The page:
Courtesy of the growing depth in global output, oil markets today are depicting a rare resilience - despite significant outages. The growing specter of disturbances in major oil producing areas - from Libya to Sudan and Nigeria to Venezuela and now Iraq - could easily have sent markets into spin. Not this time -as yet!
This is in sharp contrast to February 22, 2011, when global energy ministers were meeting at the fabulously impressive King Abdulaziz International Conference Center in Riyadh, formally to sign the new IEF charter. Uprising against Gaddafi had begun and the consequent loss of roughly 1.6 million bpd light Libyan crude was weighing heavily on the minds of most men and indeed women present there on the day.
Everyone from the then IEA Executive Director Nobuo Tanka to US Deputy Secretary of Energy Daniel B. Poneman and Charles Hendry, the then British Minister of State for Energy and Climate Change, were disturbed, deeply concerned and nervous, on oil market prospects and the market volatility due to the outage.
At the end of the day Minister Naimi had to come forward, assure and reassure the world that the Kingdom was ready and indeed capable to pump all the crude required by the markets. But still, the quality of the crude to be made available and could that replace the light Libyan crude, kept haunting the corridors of the Conference Center that afternoon.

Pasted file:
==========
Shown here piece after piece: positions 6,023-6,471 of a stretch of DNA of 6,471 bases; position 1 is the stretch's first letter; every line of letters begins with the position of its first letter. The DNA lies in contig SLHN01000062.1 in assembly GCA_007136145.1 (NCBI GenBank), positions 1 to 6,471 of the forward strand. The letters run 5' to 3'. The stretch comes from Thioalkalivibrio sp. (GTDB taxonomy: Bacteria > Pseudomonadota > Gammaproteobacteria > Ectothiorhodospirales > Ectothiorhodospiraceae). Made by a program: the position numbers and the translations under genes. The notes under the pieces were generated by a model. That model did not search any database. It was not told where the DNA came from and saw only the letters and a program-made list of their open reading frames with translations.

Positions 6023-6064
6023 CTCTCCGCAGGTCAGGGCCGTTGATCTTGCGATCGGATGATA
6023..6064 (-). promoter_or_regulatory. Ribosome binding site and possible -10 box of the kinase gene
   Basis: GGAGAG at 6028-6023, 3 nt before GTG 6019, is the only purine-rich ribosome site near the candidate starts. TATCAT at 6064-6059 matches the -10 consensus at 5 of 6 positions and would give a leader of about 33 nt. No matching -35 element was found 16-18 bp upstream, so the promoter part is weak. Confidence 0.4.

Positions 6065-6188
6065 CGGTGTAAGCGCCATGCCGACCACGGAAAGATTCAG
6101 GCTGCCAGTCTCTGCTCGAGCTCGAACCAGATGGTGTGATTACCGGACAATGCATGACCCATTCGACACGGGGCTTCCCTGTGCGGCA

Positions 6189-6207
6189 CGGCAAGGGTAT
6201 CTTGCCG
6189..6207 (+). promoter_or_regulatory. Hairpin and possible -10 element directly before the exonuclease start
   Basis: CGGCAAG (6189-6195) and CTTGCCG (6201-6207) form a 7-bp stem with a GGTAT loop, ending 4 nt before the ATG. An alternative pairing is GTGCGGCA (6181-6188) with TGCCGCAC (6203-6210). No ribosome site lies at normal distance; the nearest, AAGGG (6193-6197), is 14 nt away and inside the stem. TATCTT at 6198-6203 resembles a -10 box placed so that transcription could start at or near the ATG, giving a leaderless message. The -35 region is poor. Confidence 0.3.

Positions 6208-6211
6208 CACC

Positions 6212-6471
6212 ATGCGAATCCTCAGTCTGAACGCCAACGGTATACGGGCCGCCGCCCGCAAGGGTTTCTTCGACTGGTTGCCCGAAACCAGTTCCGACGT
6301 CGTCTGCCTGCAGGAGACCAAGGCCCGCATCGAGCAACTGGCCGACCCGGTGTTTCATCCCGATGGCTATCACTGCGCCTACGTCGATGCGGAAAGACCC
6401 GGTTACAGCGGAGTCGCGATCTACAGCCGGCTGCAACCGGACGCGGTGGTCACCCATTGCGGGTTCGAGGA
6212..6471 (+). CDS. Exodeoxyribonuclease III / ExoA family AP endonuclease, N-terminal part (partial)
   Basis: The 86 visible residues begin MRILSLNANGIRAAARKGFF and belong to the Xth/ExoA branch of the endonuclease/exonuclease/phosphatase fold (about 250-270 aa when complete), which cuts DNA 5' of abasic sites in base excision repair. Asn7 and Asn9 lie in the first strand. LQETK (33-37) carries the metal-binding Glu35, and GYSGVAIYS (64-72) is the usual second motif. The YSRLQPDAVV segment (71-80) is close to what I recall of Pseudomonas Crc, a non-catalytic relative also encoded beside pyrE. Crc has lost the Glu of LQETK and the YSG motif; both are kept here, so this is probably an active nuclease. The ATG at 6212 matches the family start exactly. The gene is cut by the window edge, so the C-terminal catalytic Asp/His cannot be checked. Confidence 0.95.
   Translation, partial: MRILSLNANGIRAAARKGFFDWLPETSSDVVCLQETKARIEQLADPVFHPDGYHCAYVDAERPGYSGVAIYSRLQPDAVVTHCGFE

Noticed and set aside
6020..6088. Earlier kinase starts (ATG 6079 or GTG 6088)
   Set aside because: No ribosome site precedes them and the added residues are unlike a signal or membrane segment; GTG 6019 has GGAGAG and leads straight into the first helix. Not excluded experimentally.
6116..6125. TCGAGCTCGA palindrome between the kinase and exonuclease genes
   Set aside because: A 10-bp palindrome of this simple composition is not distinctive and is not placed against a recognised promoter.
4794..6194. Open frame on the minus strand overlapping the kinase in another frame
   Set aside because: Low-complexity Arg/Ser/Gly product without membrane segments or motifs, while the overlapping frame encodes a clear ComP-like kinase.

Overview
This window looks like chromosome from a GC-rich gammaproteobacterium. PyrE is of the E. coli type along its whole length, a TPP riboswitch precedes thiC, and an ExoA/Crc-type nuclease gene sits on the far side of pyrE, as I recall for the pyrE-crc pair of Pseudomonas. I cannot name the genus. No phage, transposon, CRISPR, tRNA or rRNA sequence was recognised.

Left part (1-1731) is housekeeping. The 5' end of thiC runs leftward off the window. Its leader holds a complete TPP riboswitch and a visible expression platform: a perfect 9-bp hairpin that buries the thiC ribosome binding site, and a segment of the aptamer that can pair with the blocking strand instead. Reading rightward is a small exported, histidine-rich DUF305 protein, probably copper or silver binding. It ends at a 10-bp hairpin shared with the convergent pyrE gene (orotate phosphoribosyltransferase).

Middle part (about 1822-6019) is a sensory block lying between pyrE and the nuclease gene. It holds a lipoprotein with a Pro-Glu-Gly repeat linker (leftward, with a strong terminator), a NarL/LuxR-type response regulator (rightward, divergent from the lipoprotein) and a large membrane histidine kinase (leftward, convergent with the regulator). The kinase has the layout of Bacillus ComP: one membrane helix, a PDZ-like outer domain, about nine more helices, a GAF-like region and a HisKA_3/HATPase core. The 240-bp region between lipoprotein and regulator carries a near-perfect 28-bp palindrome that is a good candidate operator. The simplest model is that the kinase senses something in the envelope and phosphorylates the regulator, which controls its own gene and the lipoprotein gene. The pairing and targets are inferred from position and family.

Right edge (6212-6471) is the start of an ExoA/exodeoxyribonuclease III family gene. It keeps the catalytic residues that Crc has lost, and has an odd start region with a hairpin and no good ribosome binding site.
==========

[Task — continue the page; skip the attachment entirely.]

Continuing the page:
Energy world has undergone a massive change since then. It is faced today with a crisis of an still bigger magnitude, but the reaction is somewhat muted. The US Energy Information Administration (EIA) is of the view that unplanned disruptions have removed around 2.5 million barrels per day from the crude markets since the start of 2011. Libya is not back to normal - yet. Syria has been in turmoil - for two years now. Nigeria and Venezuela are faced with their own problems. Sudan is no exception.
And now Iraq, the emerging energy powerhouse the next door, is back in news - for rather adverse reasons. With militants taking over Mosul and Tikrit, and apparently advancing towards Baghdad, the country seems in the midst of a real chaos. Kurds have also reportedly taken control of the oil-rich Kirkuk.
This is significant. In the words of Daniel Yergin, ‘the recovery of Iraq was kind of key to the future of the world oil market.’ By April 2014, Iraq was producing an estimated 3.3 million barrels per day - equal to about 4 percent of global supply. And the country was expected to keep ramping up production. Although Baghdad was targeting an output of around 12 million barrels a day soon, yet even the Paris-based IEA was of the view that Iraq definitely has the capacity and the potential to take its output to around 6 million bpd.
Markets are not panicking. Oil prices did gain some two per cent after militants took over Iraq’s Mosul and Tikrit. World’s major oil blends gained between one and two pe cent. Brent crude for July delivery jumped 2.8 percent to $113 per bbl last Thursday, whereas, WTI gained $1.50 to $105.90 in US a barrel, the highest level since September.
Indeed, the ongoing action right now is in the north, which has less implications for the energy world. So far the only reported disruption is in the flow of oil through the 600,000 barrel Kirkuk-Ceyhan pipeline, running from Kirkuk to Turkey. The Kirkuk fields produce about 400,000 to 500,000 barrels a day, while the major fields in the Basra area produce about 2.6 to 2.7 million barrels a day, according to IHS.